Matt Murdock has been doing some soul searching lately. Last issue saw the grim vigilante accidentally kill a man while fighting a gang in Hell’s Kitchen. This devastating news makes Matt question whether he’s ultimately fighting for the victims or simply for the sake of unleashing his rage upon criminals. These introspective questions come to a head when The Punisher, a.k.a. Frank Castle, confronts him in DAREDEVIL #4.
While attempting to investigate the scene where the murder took place in DAREDEVIL #3, Matt was attacked by Detective Cole North, who attempts to arrest him. The ensuing conflict leaves Matt with a gunshot wound. It’s here the reader is invited into the mind of the hero as he contemplates his predicament.
Chip Zdarsky’s writing beautifully brings the readers into Matt’s internal consciousness. We follow along this internal investigation of his surroundings, sensing the nearby heartbeats. But just then Frank the murderer/vigilante appears in all his moralizing glory.
It is here Frank claims Matt is turning into a killer. The murdered gang member and recent fight with the police speak for themselves, but Matt responds with outrage. One can feel the emotion laced in his words.
Matt is left to contemplate what he’s become while Frank tortures a criminal he captured. Caught between these dilemmas, the Devil of Hell’s Kitchen will need to figure out who he is before another man’s blood is on his hands.
Julian Totino Tedesco’s main cover sums up the issue’s central theme in it’s melding of The Punisher’s image with Matt’s face. It places focus on the notion of identity and whether Matt will be able to distinguish himself from Frank.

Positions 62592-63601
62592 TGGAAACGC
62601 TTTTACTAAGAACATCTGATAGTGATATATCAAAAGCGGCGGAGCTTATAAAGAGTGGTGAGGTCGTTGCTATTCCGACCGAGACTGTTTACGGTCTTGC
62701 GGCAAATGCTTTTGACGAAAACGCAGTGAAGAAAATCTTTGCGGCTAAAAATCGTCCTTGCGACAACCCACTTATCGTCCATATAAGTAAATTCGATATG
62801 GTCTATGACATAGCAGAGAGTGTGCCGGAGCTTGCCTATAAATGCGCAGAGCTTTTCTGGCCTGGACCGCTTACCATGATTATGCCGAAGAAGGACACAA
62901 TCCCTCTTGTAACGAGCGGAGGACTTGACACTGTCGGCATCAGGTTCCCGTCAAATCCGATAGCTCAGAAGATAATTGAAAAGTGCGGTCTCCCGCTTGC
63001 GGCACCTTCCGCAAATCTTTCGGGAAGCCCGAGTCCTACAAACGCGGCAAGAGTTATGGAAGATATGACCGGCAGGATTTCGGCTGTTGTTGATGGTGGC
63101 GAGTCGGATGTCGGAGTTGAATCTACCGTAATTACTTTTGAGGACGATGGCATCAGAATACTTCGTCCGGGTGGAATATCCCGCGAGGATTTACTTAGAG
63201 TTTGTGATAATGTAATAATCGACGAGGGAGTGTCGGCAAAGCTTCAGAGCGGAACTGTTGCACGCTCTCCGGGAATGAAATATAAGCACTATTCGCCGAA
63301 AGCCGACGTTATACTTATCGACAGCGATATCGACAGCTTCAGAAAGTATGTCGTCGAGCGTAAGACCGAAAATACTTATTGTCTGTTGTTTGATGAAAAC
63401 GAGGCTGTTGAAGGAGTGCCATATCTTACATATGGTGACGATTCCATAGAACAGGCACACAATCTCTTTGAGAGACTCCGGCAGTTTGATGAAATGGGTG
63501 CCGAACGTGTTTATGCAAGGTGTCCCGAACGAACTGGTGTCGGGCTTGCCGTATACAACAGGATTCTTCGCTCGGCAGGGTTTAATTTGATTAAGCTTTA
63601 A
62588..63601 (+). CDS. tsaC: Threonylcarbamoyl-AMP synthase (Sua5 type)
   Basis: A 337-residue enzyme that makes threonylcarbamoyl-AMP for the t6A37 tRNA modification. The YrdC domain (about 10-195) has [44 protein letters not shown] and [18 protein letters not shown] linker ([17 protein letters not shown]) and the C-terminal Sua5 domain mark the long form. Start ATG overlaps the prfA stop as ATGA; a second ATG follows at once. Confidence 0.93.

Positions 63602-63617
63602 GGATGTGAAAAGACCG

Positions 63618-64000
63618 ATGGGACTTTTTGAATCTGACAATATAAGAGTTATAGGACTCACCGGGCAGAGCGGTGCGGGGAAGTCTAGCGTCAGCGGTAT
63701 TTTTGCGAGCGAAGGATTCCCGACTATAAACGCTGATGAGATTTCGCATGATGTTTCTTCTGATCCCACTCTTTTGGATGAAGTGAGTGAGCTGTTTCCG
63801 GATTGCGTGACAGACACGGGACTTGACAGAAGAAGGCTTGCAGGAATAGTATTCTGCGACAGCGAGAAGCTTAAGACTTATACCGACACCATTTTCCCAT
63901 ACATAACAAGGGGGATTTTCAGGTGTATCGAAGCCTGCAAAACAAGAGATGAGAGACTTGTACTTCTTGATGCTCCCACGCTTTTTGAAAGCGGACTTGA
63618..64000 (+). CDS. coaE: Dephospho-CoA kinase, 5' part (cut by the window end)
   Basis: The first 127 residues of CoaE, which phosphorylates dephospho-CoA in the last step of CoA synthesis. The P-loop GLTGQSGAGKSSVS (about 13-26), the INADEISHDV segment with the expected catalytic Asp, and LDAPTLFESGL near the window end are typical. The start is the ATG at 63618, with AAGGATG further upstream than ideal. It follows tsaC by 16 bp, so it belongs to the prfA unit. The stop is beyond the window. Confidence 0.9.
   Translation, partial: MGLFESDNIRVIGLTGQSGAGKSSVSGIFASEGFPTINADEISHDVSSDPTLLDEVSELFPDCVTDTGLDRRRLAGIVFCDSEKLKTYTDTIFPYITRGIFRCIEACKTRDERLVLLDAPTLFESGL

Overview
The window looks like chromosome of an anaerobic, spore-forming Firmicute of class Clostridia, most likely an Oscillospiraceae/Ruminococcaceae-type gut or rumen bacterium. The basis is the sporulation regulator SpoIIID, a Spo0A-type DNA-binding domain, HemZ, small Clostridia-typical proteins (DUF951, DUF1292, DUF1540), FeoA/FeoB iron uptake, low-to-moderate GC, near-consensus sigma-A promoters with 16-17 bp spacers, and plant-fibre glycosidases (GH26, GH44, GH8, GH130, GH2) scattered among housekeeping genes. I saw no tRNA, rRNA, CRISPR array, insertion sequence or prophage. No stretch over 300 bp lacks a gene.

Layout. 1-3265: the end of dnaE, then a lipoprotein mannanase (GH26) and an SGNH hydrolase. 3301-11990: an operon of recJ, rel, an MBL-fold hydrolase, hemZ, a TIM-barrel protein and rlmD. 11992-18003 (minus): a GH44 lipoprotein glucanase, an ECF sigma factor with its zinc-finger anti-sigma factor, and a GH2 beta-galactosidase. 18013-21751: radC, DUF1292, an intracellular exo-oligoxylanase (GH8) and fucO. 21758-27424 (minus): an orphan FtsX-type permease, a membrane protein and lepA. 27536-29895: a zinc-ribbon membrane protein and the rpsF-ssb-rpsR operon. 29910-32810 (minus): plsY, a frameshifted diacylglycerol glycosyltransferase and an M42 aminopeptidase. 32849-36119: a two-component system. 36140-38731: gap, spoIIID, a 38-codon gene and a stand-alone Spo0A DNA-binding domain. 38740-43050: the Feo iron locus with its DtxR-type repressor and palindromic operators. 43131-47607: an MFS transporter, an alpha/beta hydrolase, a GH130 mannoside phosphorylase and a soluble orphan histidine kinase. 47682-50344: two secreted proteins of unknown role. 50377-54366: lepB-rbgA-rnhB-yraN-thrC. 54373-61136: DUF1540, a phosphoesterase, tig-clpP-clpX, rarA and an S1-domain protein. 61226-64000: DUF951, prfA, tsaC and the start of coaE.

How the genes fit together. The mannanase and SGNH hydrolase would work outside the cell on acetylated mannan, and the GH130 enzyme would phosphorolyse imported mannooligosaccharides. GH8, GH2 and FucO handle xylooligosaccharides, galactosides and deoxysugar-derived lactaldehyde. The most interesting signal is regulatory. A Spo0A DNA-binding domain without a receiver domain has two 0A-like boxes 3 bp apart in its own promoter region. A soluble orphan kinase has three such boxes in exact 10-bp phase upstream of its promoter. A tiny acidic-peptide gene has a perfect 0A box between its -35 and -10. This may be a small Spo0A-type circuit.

John Romita Jr. and Richard Isanove’s variant edition depicts Matt swinging through the city and capturing crooks. It serves as a direct contrast to main cover, helping the reader see how far Matt’s gone from his former identity.
The art style in the “No Fear” run is a big improvement for Daredevil stories. Sunny Gho’s faded reds and blacks and Marco Checchetto’s penciling offers a realism fitting of the character’s Netflix series.
VC’s Clayton Cowles’ lettering adds to the suspense, especially in the scene where Matt’s gathering his thoughts in the dark. The placement of each thought balloon slows one’s reading down to the slow pace of his regaining of consciousness.
DAREDEVIL #4 succeeds at its deep dive into morality and self-image. Through Matt’s internal dialogue and confrontation with Frank, it asks us to examine the difference between our actions and our idealized selves.
Do you think Matt is turning into an even nastier version of The Punisher? Let us know in the comments below!